One basic argument against the possibility that religious experiences could communicate absolute truths is simply the impossibility that perfection could be experienced in a context of imperfection. Whatever experiences of rapturous emotional positivity, empathy, intuitive insight or apparent certainty religious experiences may offer, these cannot be experiences of a perfect being or even a perfect perspective, because they are imperfect. What has happened is that a human being has experienced an inspired and integrated state, but nevertheless still a fallible state. To attribute godlike qualities to a fallible human experience is a type of (what in the theistic traditions has been called) idolatry, not very different in effect from attributing godlike qualities to a carved piece of wood. In terms of brain hemispheres, it takes the open and intuitive experiences of the right hemisphere and reduces them to the linguistic certainties of the left hemisphere.

Sometimes traditional accounts of religious experience take the gap between perfect and imperfect into account. For example, the Israelite elders who are said to have seen God on the top of Mount Sinai can see and comprehend the pavement he stands on, not God himself[4]. Muhammad in the Cave of Hira is told to recite the words of the Qur’an that arise in him spontaneously, so the words are not said to be expressive of his revelatory state at all – he is merely a channel for God[5]. However, even if we grant that religious experience merely provides a context for the communication of divine words, rather than the divine words being justified by the experience, we are still left with the contradictory idea of divine words. Such words, if they were ever capable of expressing a perfect point of view, will immediately lose that perfection when understood and interpreted.

4. A final theological strategy to defend revelation is to appeal back to God’s perspective. If we doubt whether we have the right revelation, and point out the imperfection of our interpretation of revelation, it is argued that God must be guiding that interpretation. Indeed, given that God is both omnipresent and good, God must be guiding our interpretation, and would not leave us alone in error.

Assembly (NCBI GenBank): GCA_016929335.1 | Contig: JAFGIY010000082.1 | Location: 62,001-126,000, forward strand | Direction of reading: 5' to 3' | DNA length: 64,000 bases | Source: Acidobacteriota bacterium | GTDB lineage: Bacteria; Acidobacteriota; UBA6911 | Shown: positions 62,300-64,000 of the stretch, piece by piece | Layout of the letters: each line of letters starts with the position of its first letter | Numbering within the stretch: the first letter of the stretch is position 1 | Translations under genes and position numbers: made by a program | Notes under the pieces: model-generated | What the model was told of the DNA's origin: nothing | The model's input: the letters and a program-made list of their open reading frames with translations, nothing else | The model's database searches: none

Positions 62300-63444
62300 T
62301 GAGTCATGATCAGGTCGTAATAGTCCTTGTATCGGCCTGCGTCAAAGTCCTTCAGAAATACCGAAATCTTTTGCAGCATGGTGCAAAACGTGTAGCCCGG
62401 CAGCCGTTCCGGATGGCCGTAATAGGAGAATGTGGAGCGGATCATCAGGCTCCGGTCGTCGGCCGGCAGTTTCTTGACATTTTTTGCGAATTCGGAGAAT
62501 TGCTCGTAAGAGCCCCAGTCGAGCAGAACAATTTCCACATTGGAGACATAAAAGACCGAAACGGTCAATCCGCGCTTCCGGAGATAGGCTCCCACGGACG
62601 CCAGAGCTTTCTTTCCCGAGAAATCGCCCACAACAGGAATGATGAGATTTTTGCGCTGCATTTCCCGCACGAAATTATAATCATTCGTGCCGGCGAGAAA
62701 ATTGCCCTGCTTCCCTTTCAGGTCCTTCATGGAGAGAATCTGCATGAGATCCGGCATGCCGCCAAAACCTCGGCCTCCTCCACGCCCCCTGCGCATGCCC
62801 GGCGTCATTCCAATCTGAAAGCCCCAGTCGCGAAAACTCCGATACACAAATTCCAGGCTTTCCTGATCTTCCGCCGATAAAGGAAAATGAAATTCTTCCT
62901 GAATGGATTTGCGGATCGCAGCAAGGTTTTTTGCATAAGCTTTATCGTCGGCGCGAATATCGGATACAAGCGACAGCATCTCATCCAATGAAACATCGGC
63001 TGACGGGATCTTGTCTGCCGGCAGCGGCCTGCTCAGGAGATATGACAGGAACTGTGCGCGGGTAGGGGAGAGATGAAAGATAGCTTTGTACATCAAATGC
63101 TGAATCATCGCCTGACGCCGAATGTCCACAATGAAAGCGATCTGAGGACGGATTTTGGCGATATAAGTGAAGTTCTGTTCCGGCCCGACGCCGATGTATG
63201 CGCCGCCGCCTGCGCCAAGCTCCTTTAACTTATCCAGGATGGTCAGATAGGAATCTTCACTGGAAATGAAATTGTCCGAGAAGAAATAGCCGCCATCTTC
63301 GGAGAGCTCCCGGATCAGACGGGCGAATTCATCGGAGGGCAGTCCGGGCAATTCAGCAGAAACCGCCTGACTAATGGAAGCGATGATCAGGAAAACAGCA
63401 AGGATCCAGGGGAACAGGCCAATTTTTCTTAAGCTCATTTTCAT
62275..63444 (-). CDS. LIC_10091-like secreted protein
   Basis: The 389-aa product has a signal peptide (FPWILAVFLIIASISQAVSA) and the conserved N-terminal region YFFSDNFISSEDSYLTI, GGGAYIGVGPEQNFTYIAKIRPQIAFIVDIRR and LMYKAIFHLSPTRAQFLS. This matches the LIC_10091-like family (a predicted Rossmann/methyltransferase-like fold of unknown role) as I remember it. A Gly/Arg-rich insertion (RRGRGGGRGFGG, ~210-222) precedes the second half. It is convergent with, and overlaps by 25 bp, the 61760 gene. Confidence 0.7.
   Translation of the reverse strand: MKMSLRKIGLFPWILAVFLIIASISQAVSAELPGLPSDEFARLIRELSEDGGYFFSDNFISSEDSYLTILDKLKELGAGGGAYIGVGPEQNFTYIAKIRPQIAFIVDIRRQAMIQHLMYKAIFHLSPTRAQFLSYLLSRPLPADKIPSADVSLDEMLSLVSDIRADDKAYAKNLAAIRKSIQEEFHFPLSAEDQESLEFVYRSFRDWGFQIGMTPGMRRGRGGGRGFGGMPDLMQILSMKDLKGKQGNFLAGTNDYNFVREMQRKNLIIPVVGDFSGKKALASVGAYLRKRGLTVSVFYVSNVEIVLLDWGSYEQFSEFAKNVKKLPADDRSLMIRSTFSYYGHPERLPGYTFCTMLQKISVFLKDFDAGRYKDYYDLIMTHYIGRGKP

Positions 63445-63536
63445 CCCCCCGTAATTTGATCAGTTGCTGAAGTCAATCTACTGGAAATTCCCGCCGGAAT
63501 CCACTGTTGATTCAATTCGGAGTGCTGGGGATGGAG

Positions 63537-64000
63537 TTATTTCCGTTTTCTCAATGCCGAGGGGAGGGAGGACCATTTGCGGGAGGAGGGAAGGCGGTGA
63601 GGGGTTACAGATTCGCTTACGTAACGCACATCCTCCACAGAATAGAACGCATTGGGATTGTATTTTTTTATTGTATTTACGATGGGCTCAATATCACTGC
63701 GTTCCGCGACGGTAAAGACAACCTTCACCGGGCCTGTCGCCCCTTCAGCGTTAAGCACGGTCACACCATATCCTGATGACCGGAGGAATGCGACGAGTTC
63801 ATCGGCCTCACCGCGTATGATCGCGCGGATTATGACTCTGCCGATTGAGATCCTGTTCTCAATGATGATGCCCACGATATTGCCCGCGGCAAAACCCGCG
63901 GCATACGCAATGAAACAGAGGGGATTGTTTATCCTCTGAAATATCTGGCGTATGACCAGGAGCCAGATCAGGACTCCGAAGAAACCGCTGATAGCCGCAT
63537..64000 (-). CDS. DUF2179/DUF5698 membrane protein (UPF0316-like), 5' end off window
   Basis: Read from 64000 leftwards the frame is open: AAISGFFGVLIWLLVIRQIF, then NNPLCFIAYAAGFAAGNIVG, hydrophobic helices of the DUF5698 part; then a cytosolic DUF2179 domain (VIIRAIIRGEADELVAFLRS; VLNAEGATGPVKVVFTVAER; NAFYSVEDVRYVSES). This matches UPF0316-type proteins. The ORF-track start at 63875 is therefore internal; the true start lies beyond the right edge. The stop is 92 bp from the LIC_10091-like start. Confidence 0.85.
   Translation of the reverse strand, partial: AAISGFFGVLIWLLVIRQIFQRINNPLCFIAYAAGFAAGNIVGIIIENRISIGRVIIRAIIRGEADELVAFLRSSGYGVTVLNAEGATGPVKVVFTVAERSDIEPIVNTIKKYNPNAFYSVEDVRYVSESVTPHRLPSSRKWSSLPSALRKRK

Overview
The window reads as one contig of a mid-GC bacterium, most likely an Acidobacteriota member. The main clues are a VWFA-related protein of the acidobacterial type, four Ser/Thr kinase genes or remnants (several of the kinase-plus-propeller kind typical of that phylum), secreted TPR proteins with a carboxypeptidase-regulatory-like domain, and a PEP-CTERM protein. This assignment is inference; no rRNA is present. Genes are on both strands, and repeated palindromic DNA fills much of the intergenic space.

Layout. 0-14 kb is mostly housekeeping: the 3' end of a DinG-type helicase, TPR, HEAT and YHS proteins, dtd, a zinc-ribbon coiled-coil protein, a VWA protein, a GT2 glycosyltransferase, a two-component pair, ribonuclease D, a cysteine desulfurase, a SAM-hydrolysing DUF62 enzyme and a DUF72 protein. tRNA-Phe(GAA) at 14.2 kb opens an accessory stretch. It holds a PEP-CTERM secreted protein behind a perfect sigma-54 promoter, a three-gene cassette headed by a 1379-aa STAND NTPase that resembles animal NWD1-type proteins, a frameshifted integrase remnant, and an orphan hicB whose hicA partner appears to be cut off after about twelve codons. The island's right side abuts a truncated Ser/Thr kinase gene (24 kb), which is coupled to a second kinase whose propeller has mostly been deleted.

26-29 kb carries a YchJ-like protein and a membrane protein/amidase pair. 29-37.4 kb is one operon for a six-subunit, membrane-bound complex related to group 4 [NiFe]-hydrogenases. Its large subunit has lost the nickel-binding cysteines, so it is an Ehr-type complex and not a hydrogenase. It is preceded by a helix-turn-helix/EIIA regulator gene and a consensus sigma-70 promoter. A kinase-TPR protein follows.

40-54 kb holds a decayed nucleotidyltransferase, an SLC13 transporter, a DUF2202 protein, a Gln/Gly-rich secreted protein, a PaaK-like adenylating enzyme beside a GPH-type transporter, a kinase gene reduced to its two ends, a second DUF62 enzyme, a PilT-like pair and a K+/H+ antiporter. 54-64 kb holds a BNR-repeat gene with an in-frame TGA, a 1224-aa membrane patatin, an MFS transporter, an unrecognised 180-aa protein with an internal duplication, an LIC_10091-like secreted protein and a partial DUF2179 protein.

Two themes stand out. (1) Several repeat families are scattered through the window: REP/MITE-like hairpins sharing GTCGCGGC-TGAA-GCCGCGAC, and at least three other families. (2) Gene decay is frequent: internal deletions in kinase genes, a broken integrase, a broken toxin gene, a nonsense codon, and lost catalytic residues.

If you were to use this argument to support belief in the existence of God, it would obviously be circular: we believe in God because he has revealed himself to us, and we know the revelation to be correct because God exists. However, if you believe in God’s existence already, it would certainly be within God’s power and consistent with his assumed personality to ensure that we understand revelation correctly.

The bigger problem with this argument, then, is the abstracted turn that it shares with analytic philosophy (see previous chapter). This argument does not appeal to God as an experience at all, but to a conception of God that is metaphysical and thus beyond human experience. It would be possible to believe in such a God, and that he was guiding our revelations, even if our experience appeared to completely contradict such assertions, for example if his revelation involved instructions for deliberate destruction of the earth and mass suicide, or if every individual on earth had a different revelation which brought them into violent conflict with all the other individuals. Finally, then, it must be re-emphasised that the decisive rejection of revelation is not anti-religious. The problem is metaphysics, not religion, and revelation is simply metaphysics applied to religion. However, it has to be accepted that religion provides us with many of the most striking examples of the drawbacks of metaphysics.

[1] Exodus 32:25-29: Oxford Revised English Bible

[2] This can be seen not only in the above example from Exodus, but also in the Israelite conquest of Palestine as recorded in the book of Judges, and the well-known ‘Sword verse’ of the Qur’an (9:5), discussed further below.

[3] Qur’an 9:5 (translated Abdullah Yusuf Ali)

[4] Exodus 24:9-11

[5] Qur’an 96:1